Tuesday, January 18, 2011

Cambodia – New draft NGO law would severely restrict the work of human rights defenders

The below is statement of Frontline international which has objective to protect human rights defenders in the world. 
 On 15 December 2010, a new draft Law on Associations and Non-Governmental Organisations (NGOs) in Cambodia was publicly released. The provisions of the draft law are highly restrictive and, if passed, the law could have a severely detrimental impact upon the work of human rights defenders in Cambodia.

The draft law introduces compulsory registration for all NGOs before being allowed to “operate any activity” and imposes burdensome, overly bureaucratic registration requirements on organisations, accompanied by vague provisions which, it is feared, may provide for arbitrary and selective denial of registration and, thus, the criminalisation and/or closure of NGOs and other associations. These provisions would pose particular problems for unregistered grassroots networks, Community-based Organisations (CBOs), and other informal associations who may be unable or unwilling to fulfill the necessary requirements for registration.

Furthermore, the draft bill imposes a duty upon international organisations to “collaborate” with government ministries in the planning, monitoring, implementation and evaluation of their projects. The nature of such “collaboration”, however, is undefined and its necessity unjustified.

It is feared that provisions such as those outlined above, among others contained in the draft law, will severely restrict the freedom and independence of civil society in Cambodia and impede the development and consolidation of a vibrant and democratic political culture. Moreover, the provisions of the draft law are directly contrary to the international human rights norms and standards contained in, inter alia, the International Covenant on Civil and Political Rights (ICCPR), the International Covenant on Economic, Social and Cultural Rights (ICESCR), to which Cambodia is party, and the United Nations Declaration on Human Rights Defenders.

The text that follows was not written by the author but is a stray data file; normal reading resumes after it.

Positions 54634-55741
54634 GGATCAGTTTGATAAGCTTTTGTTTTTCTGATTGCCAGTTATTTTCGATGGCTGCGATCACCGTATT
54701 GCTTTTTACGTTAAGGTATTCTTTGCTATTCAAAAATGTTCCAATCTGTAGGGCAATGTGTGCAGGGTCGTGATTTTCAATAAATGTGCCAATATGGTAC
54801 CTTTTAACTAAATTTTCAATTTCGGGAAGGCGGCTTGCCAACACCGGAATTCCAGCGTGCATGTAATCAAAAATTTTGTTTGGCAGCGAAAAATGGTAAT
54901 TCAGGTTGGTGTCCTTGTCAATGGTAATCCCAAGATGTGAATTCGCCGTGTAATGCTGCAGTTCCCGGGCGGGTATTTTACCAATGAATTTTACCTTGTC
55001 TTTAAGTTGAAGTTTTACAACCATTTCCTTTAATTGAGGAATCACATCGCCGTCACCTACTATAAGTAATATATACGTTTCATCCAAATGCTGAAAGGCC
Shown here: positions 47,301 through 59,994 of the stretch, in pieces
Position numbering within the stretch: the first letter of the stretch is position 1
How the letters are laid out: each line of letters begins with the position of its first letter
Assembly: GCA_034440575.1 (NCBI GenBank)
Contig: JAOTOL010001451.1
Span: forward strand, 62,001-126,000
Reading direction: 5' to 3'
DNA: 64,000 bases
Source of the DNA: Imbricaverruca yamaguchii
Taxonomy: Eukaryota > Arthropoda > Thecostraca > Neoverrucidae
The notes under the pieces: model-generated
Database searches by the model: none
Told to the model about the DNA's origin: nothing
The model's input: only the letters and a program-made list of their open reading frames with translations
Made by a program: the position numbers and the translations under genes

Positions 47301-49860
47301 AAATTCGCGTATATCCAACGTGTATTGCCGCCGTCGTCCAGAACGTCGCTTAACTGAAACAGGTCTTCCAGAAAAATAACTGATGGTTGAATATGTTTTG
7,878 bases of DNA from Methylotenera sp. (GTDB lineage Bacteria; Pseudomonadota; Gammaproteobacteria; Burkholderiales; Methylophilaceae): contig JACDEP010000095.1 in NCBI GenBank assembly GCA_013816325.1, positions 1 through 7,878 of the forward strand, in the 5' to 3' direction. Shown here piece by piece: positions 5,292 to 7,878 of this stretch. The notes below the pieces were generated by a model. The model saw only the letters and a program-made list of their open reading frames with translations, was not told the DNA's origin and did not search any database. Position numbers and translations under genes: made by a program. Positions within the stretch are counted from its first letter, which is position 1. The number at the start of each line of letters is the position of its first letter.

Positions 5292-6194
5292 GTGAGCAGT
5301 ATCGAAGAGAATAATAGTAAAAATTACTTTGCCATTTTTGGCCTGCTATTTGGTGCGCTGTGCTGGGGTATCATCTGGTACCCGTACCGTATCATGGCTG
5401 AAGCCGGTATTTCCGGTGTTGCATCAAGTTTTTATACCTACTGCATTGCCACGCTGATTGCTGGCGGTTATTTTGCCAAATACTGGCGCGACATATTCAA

Furthermore, while recognising the State's legitimate interest in the regulation of organisations which become legal entities and the prevention of criminal activities, it must be pointed out that such concerns are already adequately addressed by the provisions of existing Cambodian laws and regulations: NGOs may at present obtain legal status through the recently adopted Civil Code, articles 46-118, which provide for the registration of organisations – with less burdensome requirements for doing so – as well as their dissolution; international organisations may also obtain legal status through the adoption of Memoranda of Understanding with the government. The prior existence of such legitimate means of regulating NGOs suggest that the motive for the introduction of the new law is not regulation, but rather the extension of unprecedented and arbitrary government control over the activities of human rights defenders and organisations.

Front Line urges the authorities in Cambodia to:
1. Extend the review process and ensure that an open and thorough consultation is carried out with all relevant local and foreign non-governmental organisations;
2. Guarantee in all circumstances that human rights defenders and non-governmental organisations in Cambodia are free to carry out their legitimate activities in defending and protecting the rights of others, without fear of reprisals and all restrictions, including exclusory registration requirements.

Front Line respectfully reminds you that the United Nations Declaration on the Right and Responsibility of Individuals, Groups and Organs of Society to Promote and Protect Universally Recognized Human Rights and Fundamental Freedoms, adopted by consensus by the UN General Assembly on 9 December 1998, recognises the legitimacy of the activities of human rights defenders, their right to freedom of association and to carry out their activities without fear of reprisals. We would particularly draw you attention to Article 5 (b): “For the purpose of promoting and protecting human rights and fundamental freedoms, everyone has the right, individually and in association with others, at the national and international levels:(b) To form, join and participate in non-governmental organizations, associations or groups,” and to Article 13: “Everyone has the
right, individually and in association with others, to solicit, receive and utilize resources for the express purpose of promoting and protecting human rights and fundamental freedoms through peaceful means...”.

Yours sincerely,

Mary Lawlor

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